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First Page: Unpublished Manuscript

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Thinking back on it now, it seems I should have known something was about to happen when I woke up to find Fiona staring at me. She couldn’t content herself with any old stare, either. No. Fiona, in all her infinite wisdom, had decided to climb on my bed, stretch out beside me, and shove her face RIGHT UP into mine. We’re talking “noses touching” level closeness here. I was used to things getting pretty touchy-feely with her, but this went into borderline crazed stalker territory. Now here’s a question for you. When you had a lovely dream about Jensen Ackles (well, at least a character he plays) confessing his undying love for you, and you’re still half-asleep, and there’s somebody warm on your bed, who are you going to call them? That’s right. “Dean…”, I murmured, wrapping my arms tight around this mysterious presence. I was rewarded with a small snort, a muffled laugh, and a “Nope, sorry.” Huh? A GIRL?

That was when I opened my eyes to discover the LOOMING FACE right in front of me.

Now, even when you know the face, this is not generally what you expect to see first thing in the morning. Knowing Fiona, I should have expected it, but still….I reacted the first way you usually would when faced with this sort of thing.

“Aaaack!!” I screamed, launching myself backwards in an effort to quickly reclaim my personal space. I was in such a hurry, as a matter of fact, that I actually managed to both crack my head on the headboard and fall off my bed, finally tangling myself in my sheets on the floor.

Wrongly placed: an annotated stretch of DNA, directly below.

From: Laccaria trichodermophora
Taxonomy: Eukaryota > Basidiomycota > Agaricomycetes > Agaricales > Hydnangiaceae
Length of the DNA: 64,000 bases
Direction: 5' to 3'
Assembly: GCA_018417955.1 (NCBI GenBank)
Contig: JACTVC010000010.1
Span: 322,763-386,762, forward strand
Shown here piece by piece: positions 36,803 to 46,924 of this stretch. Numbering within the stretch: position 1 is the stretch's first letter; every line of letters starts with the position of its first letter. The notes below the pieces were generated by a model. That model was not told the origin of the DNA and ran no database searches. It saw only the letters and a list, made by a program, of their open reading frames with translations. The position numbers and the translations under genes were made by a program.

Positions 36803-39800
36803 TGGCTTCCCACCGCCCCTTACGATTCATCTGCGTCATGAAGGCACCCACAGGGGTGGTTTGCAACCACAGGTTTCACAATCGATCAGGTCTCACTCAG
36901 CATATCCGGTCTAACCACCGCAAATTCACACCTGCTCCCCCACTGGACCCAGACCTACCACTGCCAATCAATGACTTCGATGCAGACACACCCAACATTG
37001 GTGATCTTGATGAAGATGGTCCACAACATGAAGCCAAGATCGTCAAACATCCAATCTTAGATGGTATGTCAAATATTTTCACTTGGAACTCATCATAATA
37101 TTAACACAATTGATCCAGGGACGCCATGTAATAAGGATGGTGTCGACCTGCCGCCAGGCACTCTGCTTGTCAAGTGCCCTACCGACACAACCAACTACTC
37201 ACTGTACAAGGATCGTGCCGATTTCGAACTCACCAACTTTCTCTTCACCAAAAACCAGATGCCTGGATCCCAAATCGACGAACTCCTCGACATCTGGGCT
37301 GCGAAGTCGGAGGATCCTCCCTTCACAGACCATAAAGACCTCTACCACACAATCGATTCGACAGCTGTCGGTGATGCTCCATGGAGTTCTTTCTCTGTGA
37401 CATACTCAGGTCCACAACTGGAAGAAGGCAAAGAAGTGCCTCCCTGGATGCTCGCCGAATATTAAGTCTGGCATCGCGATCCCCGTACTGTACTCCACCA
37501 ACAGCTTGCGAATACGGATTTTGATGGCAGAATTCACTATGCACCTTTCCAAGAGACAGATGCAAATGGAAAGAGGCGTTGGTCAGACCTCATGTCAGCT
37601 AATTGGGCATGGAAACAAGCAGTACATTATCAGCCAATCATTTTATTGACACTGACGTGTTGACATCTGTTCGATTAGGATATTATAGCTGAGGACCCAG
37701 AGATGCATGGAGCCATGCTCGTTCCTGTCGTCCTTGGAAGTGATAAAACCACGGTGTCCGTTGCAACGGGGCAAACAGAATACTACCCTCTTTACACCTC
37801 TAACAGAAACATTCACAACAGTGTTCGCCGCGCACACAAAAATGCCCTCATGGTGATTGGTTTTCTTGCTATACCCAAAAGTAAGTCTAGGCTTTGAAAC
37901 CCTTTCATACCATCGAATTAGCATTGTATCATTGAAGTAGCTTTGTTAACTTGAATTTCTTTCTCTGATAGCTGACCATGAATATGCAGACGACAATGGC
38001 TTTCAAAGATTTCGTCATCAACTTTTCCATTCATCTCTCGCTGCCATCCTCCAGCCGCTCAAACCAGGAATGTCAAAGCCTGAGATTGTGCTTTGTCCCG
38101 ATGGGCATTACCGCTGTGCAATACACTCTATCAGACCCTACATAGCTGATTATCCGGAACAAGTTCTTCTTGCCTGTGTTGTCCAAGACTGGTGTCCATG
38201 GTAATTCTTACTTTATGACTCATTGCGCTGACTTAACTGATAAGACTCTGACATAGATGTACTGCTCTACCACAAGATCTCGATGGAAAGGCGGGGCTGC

Fiona, in the meantime, had hopped off the bed. Now she had come around to me, where she was observing me make a fool of myself with the barest trace of a grin.

“Well, good morning to you too, sunshine. I see you wore the ducky pajamas.”

I turned pink. “Don’t make fun! They’re comfy.”

“I’m not making…OK, maybe I am. But seriously, Jules, they’re bright yellow and have little ducklings all over them. Adorable ducklings, but such fun to mock.”

“See. Even you, Miss Hipster, admit they’re cute.”

“What’s wrong with being a hipster?”

“ Nothing if you have a problem with cute things.”

“What’s wrong with cute things? Isn’t this outfit cute?” She put on an exaggerated fake pout. “And after I worked so hard to get pretty for our date today…” I rolled my eyes. It was the same vintage tee and jeans thing she always wore, except today the jeans were a bit darker than her usual shade and the Rolling Stones tee looked like it actually dated post-1970. “Please. It’s a little late to call it a ‘date’ when you’ve already been in my bed…”

“Yeah, yeah, whatever. Why must you twist everything I say into flirting?”

“Because you can’t deny our secret love. Deep in your heart, you totally want some of this body.”

“You’ve discovered my hidden passion. I should have known.” She was so deadpan, people who didn’t know her as well as I did might actually think she was serious. I couldn’t help it. I laughed. At the sight of me giggling, she couldn’t hold her poker face any longer, so then we were both giggling. Not a bad way to start the morning. I finished kicking off the sheets and straggled to my feet.

“I think me calling you ‘Dean’ proves that I’m straight.” Rubbing my head where I had banged it, I glanced at the clock. 8:30? The hell does she want so early in the morning? “Er, Fi?”

“Yeah?”

“Not that I don’t love you, and not that it’s not wonderful to see you and all, but most people are still sleeping in on the first day of spring break. What are you here for?”

Jane Litte is the founder of Dear Author, a lawyer, and a lover of pencil skirts. She spends her downtime reading romances and writing about them. Her TBR pile is much larger than the one shown in the picture and not as pretty. You can reach Jane by email at jane @ dearauthor dot com

16 Comments

  1. SAO
    Jan 12, 2014 @ 04:14:24

    Your poor formatting makes this hard to read. Submitting something to any forum without decent formatting is like showing up to the beauty pageant in a wrinkled dress with an odd stain on it.